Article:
Pycnogenol, an extract of pine bark, helped diabetics control blood pressure, blood sugar, cholesterol and leg ulcers, and reduced ankle swelling in those with high blood pressure, in three new studies.
In a cardiovascular disease risk factor study, 48 type 2 diabetics, who were taking medication for mild to moderate high blood pressure, also took 125 mg of Pycnogenol per day or a placebo. After 12 weeks, 58 percent of those who had taken Pycnogenol had blood pressure under control and had cut blood pressure medication by 50 percent. The Pycnogenol group also saw LDL, the “bad” cholesterol, decline by 12.7 mg per deciliter of blood (mg/dL), while the placebo group did not improve. Doctors also measured blood sugar on an empty stomach, which declined by 23.7 mg/dL in the Pycnogenol group and by 5.7 mg/dL for placebo.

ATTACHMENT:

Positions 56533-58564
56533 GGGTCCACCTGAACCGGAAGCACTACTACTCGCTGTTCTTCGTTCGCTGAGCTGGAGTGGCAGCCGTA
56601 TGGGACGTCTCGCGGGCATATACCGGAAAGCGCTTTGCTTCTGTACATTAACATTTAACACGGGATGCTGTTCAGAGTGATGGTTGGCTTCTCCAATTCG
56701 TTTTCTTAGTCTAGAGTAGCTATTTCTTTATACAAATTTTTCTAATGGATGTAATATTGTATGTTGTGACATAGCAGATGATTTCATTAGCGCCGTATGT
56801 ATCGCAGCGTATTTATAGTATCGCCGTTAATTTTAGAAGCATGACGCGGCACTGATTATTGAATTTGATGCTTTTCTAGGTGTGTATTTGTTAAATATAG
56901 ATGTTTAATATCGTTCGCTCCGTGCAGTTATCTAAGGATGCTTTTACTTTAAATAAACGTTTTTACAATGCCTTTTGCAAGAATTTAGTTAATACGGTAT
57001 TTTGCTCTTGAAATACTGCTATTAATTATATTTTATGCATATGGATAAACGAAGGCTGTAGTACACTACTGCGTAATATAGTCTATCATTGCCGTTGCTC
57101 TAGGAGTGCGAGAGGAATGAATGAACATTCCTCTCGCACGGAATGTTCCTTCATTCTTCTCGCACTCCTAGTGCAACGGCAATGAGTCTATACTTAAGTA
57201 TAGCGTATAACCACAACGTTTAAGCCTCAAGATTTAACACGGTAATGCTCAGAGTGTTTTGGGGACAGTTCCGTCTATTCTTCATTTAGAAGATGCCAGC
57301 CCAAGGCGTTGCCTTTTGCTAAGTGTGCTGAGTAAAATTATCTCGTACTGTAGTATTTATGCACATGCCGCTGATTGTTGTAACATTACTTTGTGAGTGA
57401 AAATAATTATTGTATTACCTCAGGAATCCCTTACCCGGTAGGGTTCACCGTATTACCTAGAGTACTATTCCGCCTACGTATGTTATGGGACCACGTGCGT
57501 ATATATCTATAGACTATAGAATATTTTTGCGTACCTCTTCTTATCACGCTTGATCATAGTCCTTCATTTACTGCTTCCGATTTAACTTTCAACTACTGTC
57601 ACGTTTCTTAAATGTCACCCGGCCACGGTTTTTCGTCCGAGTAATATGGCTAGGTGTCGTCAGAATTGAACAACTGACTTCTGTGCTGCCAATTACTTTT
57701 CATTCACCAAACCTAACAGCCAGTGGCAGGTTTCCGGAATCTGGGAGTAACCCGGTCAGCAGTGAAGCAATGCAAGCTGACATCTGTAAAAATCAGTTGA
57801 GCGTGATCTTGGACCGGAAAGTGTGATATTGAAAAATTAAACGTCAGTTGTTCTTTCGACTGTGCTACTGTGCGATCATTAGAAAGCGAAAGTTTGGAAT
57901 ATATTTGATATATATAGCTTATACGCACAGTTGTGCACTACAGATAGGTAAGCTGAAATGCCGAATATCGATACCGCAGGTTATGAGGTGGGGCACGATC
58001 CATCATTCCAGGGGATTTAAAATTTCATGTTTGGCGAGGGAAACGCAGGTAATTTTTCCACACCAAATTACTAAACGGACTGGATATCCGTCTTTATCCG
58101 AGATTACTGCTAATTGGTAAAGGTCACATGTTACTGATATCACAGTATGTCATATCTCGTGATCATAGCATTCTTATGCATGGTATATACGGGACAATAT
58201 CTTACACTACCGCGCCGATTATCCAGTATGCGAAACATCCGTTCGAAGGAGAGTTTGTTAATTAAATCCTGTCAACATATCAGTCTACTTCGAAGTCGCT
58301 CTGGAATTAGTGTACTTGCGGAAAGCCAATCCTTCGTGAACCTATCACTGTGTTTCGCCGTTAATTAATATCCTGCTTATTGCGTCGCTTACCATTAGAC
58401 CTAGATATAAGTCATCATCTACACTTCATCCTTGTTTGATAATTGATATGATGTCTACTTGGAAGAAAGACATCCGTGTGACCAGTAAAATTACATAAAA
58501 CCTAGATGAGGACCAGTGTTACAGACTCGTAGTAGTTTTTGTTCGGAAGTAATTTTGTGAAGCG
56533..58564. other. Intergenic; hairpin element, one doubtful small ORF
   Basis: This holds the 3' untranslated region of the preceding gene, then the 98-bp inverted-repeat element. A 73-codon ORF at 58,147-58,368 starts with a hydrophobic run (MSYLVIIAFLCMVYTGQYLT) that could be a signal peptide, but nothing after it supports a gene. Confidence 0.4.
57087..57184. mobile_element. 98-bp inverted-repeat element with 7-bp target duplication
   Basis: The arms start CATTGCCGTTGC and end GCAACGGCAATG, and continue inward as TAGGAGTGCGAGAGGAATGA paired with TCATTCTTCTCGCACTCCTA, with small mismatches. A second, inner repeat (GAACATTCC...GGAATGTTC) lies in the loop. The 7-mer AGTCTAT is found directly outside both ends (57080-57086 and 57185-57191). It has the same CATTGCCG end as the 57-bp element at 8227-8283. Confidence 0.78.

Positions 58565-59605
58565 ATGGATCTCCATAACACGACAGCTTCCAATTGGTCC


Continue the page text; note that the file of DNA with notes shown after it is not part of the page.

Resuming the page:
In a leg ulcer study, researchers divided 30 diabetics into four groups that took Pycnogenol, 1) orally and applied topically to the ulcers, 2) orally only, 3) topically only, or 4) used a standard disinfectant topically only. After six weeks, the ulcers had completely healed in 89 percent of the oral-topical Pycnogenol group, in 85 percent of the oral-only group, in 84 percent of the topical-only group and in 61 percent of those who had used the standard disinfectant. Doctors concluded that combining Pycnogenol orally and topically may be a new treatment for diabetic ulcers and that applying Pycnogenol topically speeds ulcer healing.
In a high blood pressure study, 53 participants whose ankles had swollen after taking blood pressure medication took 50 mg of Pycnogenol three times per day, or a placebo. After eight weeks, those who had taken Pycnogenol had 35 percent less ankle swelling, while the placebo group had not improved.